Has an eye on the figures
Claudia Thiemer is Head of Finance at the Deutsche Werkstätten Holding Company. Sometimes referred to as the voice of reason, she keeps a close eye on all financial aspects of the business. Born in Dresden, Claudia Thiemer joined Deutsche Werkstätten in 1987 as a trainee business assistant. Just five years later she was made responsible for the accounts department. Over the years, she has witnessed the company’s extraordinary development first-hand: the last years of GDR production, privatisation and how the company re-emerged to become an innovative force in an international market.
“When I first started, we were still producing the MDW modular wall system. In the years that followed, it was fascinating to see how the company managed to reinvent itself and come out stronger than before. Deutsche Werkstätten literally took a huge step forward in terms of innovative progress.” In fact, it is this experience, a strong sense of belonging and the unique business culture that have kept her working in the company for more than thirty years. Claudia Thiemer herself has continuously ‘grown’ along with the company - she has gone from preparing invoices for basic chipboard and laminate, to managing a team of 15 people, responsible for the billing and invoicing of special materials from all over the world.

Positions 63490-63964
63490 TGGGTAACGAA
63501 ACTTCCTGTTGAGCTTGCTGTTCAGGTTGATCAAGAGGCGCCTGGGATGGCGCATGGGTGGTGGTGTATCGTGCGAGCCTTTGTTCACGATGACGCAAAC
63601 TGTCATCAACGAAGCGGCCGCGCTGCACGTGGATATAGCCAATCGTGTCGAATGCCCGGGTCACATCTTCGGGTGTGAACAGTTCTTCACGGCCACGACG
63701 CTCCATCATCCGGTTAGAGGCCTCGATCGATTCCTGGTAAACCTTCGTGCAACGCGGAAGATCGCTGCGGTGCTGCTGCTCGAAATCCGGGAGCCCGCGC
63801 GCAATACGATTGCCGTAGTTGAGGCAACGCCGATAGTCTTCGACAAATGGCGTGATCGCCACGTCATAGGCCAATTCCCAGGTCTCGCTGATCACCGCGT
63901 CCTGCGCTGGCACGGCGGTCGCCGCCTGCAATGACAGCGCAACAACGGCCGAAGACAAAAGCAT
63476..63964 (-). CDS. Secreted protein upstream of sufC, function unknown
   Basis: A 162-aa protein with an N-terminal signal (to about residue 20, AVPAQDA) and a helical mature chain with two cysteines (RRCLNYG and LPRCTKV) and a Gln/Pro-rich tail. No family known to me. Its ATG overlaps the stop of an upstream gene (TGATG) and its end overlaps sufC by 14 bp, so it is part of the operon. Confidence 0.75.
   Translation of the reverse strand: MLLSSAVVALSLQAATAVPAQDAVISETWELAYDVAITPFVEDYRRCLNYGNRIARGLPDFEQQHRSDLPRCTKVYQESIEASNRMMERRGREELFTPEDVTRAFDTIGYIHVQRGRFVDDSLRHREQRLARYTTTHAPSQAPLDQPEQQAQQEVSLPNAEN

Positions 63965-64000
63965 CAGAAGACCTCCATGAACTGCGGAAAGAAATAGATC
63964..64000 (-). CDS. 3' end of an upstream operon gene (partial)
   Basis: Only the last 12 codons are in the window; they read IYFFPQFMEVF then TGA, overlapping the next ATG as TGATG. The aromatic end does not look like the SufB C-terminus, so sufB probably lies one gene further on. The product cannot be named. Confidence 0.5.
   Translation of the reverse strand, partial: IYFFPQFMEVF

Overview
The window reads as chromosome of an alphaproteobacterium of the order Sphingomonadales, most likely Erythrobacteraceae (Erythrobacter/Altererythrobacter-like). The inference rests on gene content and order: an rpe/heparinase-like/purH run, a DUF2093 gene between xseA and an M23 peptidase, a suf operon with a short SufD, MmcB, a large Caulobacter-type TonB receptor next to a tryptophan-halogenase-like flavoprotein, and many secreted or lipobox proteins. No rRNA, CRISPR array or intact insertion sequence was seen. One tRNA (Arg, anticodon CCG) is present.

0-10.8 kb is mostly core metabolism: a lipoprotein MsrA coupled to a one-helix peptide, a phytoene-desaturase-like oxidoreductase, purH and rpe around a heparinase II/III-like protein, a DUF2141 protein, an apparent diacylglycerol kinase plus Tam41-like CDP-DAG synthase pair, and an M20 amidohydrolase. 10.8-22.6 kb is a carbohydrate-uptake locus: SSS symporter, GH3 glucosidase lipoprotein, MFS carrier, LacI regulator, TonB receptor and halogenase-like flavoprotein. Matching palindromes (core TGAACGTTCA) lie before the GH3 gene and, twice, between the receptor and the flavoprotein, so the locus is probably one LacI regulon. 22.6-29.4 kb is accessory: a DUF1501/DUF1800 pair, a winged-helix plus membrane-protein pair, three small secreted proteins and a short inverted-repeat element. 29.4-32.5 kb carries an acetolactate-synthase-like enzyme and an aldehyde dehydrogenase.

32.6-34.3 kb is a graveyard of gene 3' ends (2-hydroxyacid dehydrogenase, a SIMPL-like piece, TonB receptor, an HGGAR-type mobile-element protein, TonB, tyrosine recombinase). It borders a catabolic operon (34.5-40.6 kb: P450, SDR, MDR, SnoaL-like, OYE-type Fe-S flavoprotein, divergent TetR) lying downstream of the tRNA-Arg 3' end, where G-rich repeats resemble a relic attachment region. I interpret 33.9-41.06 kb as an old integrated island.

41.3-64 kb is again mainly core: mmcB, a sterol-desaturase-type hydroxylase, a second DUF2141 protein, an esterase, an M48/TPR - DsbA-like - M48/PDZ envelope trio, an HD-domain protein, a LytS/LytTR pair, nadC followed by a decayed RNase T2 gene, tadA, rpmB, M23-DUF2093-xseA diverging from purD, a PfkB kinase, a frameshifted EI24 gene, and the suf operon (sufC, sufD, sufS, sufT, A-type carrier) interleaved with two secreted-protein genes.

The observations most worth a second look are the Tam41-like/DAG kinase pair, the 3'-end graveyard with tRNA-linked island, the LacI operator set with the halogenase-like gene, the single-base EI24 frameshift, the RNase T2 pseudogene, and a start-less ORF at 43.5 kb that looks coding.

The internationalisation of the company really took off in 2005 with the decision to build up the Russian operation. As well as mastering Russian finances, Claudia Thiemer is now familiar with tax proceedings in 7 different countries across the globe while keeping her eyes on up to 7 large-scale projects simultaneously. Total turnover at Deutsche Werkstätten has increased 10-fold since re-unification but maximising profits has never been the main focus. Claudia Thiemer explains that whilst other companies in a similar market situation would perhaps opt to out-source certain competencies, Deutsche Werkstätten has made a conscious decision to try and keep the knowledge in-house. DWH has always placed great importance on developing its own know-how.
"Although at first glance it might seem like the more costly option, we always wanted to build up our own internal know-how."